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Tropical rainforest in South America

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According to a new study, tropical forests in South America lose their property as CO₂ reservoirs when it gets too hot. Due to the high temperatures, more trees are dying and the forest could even become an additional source of the climate-damaging gas. This is the result of studies by researchers at the University of Leeds, which were published in the journal Nature Climate Change.

The scientists analysed data from plots of the Amazon rainforest, the Atlantic forests and drier forests on the continent during the last El Niño event in 2015/2016. At that time, too, it was exceptionally hot in South America – similar to the currently prevailing El Niño.

Normally, forests act as so-called carbon sinks, removing more carbon from the air than they emit. They are therefore extremely important for mitigating the global climate crisis. "Tropical forests in the Amazon play a key role in slowing down the accumulation of climate-damaging carbon dioxide in the atmosphere," explains study co-author Amy Bennett from the University of Leeds.

Until now, scientists had known that trees in the Amazon rainforest, for example, are sensitive to changes in temperature and water availability. How sensitive individual forests are and how exactly they are changing due to higher temperatures in the climate crisis, however, is not. "Our results show what happened in the Amazon during the strong El Niño event and give us an idea of how much hot and dry weather affects forests." This would also make it possible to better assess future changes caused by the climate crisis.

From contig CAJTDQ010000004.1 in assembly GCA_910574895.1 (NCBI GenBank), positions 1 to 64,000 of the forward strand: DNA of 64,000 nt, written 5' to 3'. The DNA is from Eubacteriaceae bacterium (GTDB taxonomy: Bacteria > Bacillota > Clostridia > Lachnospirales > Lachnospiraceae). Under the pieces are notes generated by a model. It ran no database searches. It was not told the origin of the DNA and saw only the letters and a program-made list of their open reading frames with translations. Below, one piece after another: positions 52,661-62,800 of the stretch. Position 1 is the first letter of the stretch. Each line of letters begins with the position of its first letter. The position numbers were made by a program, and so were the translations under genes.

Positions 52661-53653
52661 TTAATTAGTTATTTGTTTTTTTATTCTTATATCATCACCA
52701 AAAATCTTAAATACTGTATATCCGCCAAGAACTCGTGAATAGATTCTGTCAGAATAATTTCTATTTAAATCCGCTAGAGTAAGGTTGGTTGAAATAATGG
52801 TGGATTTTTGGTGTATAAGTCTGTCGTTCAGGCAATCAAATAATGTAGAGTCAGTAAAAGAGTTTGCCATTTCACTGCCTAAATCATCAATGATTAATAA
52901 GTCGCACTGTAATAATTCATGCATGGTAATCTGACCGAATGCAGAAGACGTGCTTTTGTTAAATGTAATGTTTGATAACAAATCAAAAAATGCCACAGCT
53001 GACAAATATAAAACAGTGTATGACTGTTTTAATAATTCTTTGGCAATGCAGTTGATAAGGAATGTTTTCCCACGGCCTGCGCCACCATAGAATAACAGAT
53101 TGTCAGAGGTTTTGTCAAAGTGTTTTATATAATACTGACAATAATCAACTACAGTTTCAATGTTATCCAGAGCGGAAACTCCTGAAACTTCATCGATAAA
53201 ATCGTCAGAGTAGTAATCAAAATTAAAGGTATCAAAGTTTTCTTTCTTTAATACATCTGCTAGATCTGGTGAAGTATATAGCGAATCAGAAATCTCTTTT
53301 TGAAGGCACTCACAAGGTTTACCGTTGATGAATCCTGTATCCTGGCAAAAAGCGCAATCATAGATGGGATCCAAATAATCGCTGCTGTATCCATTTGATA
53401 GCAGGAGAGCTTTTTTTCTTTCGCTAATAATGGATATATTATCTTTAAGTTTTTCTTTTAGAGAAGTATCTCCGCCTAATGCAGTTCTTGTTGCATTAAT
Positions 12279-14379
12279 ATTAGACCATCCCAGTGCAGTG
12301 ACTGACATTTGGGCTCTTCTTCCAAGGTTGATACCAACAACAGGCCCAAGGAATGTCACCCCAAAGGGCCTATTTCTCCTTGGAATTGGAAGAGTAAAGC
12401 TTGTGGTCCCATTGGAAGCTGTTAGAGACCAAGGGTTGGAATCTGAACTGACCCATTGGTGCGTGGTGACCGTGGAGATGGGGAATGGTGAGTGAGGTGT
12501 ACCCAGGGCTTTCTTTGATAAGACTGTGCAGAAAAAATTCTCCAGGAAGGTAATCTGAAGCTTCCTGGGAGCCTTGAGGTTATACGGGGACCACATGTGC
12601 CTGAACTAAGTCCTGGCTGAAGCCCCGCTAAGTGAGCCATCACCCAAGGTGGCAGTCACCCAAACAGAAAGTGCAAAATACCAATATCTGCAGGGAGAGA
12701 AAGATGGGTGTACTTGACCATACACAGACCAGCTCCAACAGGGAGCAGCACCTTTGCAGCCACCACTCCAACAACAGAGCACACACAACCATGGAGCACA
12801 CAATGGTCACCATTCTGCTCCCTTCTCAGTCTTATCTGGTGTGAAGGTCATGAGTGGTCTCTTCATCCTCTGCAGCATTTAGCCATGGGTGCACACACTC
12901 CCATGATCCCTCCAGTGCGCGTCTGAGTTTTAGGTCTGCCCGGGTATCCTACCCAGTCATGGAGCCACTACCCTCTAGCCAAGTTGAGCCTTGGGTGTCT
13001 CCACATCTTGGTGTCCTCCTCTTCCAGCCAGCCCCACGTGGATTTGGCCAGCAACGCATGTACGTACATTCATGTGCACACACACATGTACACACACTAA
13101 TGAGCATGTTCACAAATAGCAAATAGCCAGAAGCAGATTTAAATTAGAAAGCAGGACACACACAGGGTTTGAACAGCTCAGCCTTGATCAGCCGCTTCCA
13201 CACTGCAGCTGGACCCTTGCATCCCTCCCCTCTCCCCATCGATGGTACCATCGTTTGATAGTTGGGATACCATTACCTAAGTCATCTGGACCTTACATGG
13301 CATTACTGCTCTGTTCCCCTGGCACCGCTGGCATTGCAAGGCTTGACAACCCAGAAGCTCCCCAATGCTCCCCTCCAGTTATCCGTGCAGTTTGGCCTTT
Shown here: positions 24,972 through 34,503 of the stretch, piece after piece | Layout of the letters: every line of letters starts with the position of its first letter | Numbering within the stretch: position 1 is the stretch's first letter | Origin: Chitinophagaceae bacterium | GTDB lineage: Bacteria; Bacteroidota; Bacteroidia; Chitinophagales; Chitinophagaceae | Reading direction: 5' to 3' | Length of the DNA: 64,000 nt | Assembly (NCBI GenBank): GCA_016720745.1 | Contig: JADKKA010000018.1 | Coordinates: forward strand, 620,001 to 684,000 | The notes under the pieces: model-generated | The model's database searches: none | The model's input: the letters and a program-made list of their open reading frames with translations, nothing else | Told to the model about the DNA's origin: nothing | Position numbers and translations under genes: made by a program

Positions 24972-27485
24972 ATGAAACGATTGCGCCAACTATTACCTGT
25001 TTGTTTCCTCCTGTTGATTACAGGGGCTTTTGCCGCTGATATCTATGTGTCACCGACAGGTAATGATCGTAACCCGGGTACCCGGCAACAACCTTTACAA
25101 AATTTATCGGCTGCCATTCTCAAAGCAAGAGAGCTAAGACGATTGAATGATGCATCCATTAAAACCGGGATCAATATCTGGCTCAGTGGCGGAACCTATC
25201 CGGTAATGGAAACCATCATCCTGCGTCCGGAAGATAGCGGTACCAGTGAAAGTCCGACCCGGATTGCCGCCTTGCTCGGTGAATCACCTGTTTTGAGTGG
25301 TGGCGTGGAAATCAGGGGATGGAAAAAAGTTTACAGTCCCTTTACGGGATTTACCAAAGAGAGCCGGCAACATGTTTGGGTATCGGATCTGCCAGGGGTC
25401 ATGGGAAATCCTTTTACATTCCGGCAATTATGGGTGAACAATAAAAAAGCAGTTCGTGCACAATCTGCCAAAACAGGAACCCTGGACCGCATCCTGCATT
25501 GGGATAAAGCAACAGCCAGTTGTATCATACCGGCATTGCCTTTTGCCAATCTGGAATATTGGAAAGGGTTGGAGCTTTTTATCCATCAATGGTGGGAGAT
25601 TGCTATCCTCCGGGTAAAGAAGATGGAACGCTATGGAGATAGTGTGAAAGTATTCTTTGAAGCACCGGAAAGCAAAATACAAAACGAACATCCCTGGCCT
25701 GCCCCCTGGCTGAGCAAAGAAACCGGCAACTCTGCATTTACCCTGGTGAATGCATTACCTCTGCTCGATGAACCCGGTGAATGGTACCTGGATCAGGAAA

The higher the temperature stress, the less CO₂ the forest stores

On average, an El Niño occurs every two to seven years. During the natural weather phenomenon, the ocean and air currents over the South Pacific change, which affects the world with extreme weather of various kinds and causes temperatures to rise overall.

Before the El Niño of 2015/2016, the forest plots would have sequestered about 0.3 tons of carbon per hectare per year. Under the hotter and drier conditions of the climate phenomenon, this value dropped to zero. According to the researchers, this was mainly due to the death of the trees. According to Beatriz Marimon of Mato Grosso State University in Brazil, some parts of the southeastern Amazon on the edge of the rainforest have gone from being a CO2 sink (which stores carbon) to a source of CO2. "While tree growth rates withstood the higher temperatures, tree mortality skyrocketed when El Niño occurred."

Temperatures on almost all plots rose by an average of 0.5 degrees Celsius, and most plots also suffered from water scarcity. According to the researchers, the already drier or damaged forests were particularly vulnerable.

The study is part of a larger research network on tropical forests. In total, more than 100 scientists are working on 123 experimental sites on the continent. Some scientists emphasized that in the entire study period of 30 years, the El Niño has so far not shown any worse effects on intact forests.

However, the phenomenon in 2015/2016 was stronger than ever before. For example, forests could die more quickly in the future if they are already weakened – for example due to deforestation – or if El Niño becomes even stronger in combination with global warming. Forests must be protected in such a way that they continue to serve as CO2 sinks and can survive extreme weather.